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Top News & Analysis Colorado

  • Can maker Ball Corp. said Thursday that its third-quarter net income fell 13 percent, hurt mainly by hefty costs related to the shutdown of plants in Ohio and Florida. Ball announced plans to shut down the plants in Ohio and Florida in August, part of a plan to consolidate its beverage can manufacturing business.

  • WETMORE, Colo.-- A wildfire that forced the evacuation of hundreds of people in and around a small southern Colorado town has damaged at least 14 homes, authorities said Wednesday. The 3 1/ 4- square-mile fire was burning near Wetmore, an unincorporated town in Custer County about 100 miles south of Denver.

  • LEESBURG, Va.-- In many ways, it's an odd topic to make a central campaign issue: sequestration. Many voters greet the word with a blank stare or slightly glazed eyes, and when Republican George Allen brings up the issue in his Senate campaign, he first has to explain what he's talking about.

  • CHICAGO-- People who collapse from cardiac arrest in poor black neighborhoods are half as likely to get CPR from family members at home or bystanders on the street as those in better-off white neighborhoods, according to a study that found the reasons go beyond race. The findings suggest a big need for more knowledge and training, the researchers said.

  • NEW YORK-- Whiting Petroleum Corp. said Wednesday that it posted a profit in the third quarter as production rose 17 percent, while prices for oil, natural gas and natural gas liquids fell. In the quarter that ended Sept. 30, Whiting reported net income of $82.9 million, or 70 cents per share.

  • NIWOT, Colo.-- Crocs Inc., which makes colorful plastic shoes, said Wednesday that its net income rose 49 percent in the third quarter, helped by strength in the U.S. and Asia. But the company said demand slowed in Asia, particularly Japan, as the third quarter progressed, and it offered a fourth-quarter outlook below analysts' expectations.

  • MONTCLAIR, N.J.-- Across New Jersey, most communities approached about hosting one of the state's first legal medical marijuana dispensaries in out-of-the-way industrial zones have just said no, after outpourings of public opposition.

  • BROOMFIELD, Colo.-- Shares in Level 3 Communication shares slipped Wednesday after the Internet services company reported a deep third-quarter loss and less revenue than Wall Street expected. The Broomfield, Colo., company said it lost $166 million, or 76 cents per share, on about $1.59 billion in revenue.

  • DENVER-- A rally organized by opponents of hydraulic fracturing drew about 200 people to Denver's Civic Center Park on Tuesday night. Jakob Dylan of The Wallflowers, actress Daryl Hannah and others ended the four-hour Frack Free Colorado rally by singing "Stand By Me" on stage together.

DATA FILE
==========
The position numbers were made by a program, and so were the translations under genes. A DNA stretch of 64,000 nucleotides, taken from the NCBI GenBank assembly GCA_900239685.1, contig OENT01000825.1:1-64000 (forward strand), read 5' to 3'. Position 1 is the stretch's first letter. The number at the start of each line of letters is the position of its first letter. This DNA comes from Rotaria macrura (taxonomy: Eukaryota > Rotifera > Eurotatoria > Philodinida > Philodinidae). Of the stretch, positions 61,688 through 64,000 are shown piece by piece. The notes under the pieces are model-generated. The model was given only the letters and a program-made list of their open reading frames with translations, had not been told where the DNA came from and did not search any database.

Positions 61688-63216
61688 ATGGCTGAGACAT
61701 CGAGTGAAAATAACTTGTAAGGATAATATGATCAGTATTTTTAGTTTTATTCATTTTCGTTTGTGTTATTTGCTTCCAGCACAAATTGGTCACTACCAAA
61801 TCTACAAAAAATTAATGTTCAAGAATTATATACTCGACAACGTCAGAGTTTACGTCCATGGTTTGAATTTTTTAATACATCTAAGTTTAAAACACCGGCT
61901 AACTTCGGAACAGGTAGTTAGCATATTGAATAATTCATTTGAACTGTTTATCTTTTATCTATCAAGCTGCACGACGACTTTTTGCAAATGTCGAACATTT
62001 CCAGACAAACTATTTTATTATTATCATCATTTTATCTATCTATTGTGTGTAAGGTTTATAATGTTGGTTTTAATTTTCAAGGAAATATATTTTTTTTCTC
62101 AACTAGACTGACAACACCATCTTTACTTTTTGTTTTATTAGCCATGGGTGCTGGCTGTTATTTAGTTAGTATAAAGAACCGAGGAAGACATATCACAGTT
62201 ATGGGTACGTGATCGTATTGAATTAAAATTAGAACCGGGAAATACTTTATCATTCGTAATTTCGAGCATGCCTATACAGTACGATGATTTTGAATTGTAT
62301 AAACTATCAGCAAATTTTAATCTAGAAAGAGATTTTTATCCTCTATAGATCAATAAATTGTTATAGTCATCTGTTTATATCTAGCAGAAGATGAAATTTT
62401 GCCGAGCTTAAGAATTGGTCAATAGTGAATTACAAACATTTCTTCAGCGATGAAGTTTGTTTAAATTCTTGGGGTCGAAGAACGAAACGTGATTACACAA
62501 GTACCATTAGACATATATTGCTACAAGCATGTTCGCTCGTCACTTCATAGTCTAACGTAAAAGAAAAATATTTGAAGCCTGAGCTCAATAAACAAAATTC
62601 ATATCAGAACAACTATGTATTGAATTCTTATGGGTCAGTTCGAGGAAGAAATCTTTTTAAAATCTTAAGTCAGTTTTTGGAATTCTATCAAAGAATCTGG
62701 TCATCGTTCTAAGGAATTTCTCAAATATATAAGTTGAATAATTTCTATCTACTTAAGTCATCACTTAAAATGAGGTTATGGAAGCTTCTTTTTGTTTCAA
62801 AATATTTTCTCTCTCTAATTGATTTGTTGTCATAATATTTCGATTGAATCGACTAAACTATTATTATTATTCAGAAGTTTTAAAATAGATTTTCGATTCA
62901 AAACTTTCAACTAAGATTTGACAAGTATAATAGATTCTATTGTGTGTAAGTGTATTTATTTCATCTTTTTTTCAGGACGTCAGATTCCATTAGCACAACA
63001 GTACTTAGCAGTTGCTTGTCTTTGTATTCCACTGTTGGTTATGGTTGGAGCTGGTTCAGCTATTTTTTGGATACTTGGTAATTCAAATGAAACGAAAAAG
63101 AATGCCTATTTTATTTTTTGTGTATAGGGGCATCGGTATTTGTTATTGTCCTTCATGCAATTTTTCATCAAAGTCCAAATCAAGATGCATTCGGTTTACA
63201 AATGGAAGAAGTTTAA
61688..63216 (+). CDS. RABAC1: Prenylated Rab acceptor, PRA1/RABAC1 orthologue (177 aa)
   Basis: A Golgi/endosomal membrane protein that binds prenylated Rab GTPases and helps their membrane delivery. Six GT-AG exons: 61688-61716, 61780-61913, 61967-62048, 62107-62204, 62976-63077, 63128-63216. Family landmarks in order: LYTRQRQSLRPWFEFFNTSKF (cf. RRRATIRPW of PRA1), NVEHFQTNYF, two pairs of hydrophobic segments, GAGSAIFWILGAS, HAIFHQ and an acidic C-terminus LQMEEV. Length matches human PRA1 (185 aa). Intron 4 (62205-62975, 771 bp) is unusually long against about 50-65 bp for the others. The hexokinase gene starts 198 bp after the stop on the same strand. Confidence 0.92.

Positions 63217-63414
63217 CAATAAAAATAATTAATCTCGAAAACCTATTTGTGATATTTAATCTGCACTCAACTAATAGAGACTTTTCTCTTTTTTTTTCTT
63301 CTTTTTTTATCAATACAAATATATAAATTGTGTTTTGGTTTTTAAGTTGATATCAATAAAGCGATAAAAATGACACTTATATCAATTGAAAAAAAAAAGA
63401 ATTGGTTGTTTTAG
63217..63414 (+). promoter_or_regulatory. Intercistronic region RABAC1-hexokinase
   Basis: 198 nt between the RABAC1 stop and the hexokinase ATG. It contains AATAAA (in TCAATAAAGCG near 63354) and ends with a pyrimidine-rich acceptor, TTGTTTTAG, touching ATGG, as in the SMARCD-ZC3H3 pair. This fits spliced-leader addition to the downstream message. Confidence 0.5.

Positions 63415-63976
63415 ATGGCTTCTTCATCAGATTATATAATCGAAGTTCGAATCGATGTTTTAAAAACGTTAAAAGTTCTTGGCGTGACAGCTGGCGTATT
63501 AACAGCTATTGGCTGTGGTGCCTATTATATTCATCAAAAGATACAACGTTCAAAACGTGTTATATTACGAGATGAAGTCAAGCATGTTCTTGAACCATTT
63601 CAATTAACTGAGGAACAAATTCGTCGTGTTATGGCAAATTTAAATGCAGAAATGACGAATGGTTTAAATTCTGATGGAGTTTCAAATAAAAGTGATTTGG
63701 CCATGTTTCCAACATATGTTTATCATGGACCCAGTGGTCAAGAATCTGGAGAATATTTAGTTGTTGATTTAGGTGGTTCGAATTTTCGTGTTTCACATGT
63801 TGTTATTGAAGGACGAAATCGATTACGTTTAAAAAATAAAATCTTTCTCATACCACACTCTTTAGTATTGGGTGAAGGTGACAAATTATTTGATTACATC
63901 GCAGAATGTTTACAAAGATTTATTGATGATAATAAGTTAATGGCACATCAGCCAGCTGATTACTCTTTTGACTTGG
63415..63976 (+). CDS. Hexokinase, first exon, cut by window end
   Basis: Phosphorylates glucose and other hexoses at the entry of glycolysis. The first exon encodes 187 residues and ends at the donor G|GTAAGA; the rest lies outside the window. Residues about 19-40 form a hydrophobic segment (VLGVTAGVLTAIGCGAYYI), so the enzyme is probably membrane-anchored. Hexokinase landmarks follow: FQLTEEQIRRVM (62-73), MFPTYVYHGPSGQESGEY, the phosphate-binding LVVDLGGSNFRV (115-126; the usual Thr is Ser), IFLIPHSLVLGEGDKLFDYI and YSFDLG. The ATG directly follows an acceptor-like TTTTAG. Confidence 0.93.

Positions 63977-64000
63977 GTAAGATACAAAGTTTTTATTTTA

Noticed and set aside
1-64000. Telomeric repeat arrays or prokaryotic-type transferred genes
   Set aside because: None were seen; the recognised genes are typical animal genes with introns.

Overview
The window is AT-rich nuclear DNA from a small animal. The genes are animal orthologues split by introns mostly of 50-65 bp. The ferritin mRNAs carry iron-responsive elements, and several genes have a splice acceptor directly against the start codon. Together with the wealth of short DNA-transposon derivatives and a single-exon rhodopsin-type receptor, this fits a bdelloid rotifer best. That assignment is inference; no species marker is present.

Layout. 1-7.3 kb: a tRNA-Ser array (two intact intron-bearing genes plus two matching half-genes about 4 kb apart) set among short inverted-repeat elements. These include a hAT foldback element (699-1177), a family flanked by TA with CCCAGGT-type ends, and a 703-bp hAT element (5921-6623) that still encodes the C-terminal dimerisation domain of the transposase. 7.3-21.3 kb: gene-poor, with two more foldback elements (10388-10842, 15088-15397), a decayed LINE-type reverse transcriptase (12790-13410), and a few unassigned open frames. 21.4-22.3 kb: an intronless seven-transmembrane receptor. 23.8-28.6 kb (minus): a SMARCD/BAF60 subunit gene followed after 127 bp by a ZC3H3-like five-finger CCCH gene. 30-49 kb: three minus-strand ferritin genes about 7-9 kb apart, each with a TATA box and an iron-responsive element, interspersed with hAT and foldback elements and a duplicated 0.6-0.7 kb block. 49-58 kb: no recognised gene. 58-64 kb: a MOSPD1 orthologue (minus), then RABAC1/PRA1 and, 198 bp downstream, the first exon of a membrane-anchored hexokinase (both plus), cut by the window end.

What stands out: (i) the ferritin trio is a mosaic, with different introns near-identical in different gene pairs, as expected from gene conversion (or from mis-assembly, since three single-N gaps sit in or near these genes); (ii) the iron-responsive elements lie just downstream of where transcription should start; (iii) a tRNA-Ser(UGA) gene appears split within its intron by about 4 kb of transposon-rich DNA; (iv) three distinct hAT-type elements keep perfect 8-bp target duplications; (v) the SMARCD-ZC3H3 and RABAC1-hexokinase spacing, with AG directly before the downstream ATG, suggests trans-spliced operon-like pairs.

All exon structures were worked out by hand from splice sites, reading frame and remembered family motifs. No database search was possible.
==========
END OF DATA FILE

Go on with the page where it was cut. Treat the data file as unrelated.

• SEATTLE-- About a thousand more international students are enrolled at the University of Washington's Seattle campus this fall, but school officials say that doesn't mean they have cut back on the number of in-state students at the state's most selective public university.

  • *DuPont, 3 M, United Tech, UPS miss revenue forecasts. *DuPont, 3 M Co cut profit forecasts.

  • *DuPont, 3 M, United Tech, UPS miss revenue forecasts. *DuPont, 3 M Co cut profit forecasts. DuPont and United Tech are by no means the only big U.S. companies to begin cutting jobs.

  • NEW YORK-- U.S. oil output is surging so fast that the United States could soon overtake Saudi Arabia as the world's biggest producer. The Energy Department forecasts that U.S. production of crude and other liquid hydrocarbons, which includes biofuels, will average 11.4 million barrels per day next year.

  • RENO, Nev.-- Two federal agencies violated the Endangered Species Act and now must reconsider additional protection for the Lahontan cutthroat trout and other rare fish adversely affected by the 700- mile Ruby pipeline that carries natural gas from Wyoming, through Utah and Nevada into southern Oregon, a federal appeals court ruled Monday.

  • CLEVELAND-- Unemployment rates fell last month in nearly all of the battleground states that will determine the presidential winner, giving President Barack Obama fresh fodder to argue that voters should stick with him in an election focused squarely on the economy.

  • WASHINGTON-- Tennessee lawyer Brian Manookian says he never considered himself a gun enthusiast. He owns just one handgun and was raised in a gun-free home. An analysis by The Associated Press of data tracking the health of the gun industry shows that President Barack Obama has presided over a heyday for guns.

  • Texas- based oilfield services company Baker Hughes Inc. reported Friday that 1,410 rigs were exploring for oil and 427 were searching for gas. A year ago, Baker Hughes listed 2,013 rigs. Of the major oil- and gas-producing states, Alaska gained five rigs while Arkansas, Colorado and North Dakota rose by two each.

  • DENVER-- Colorado's unemployment rate decreased to 8 percent in September, down two-tenths of a percentage point from August's unemployment rate of 8.2 percent.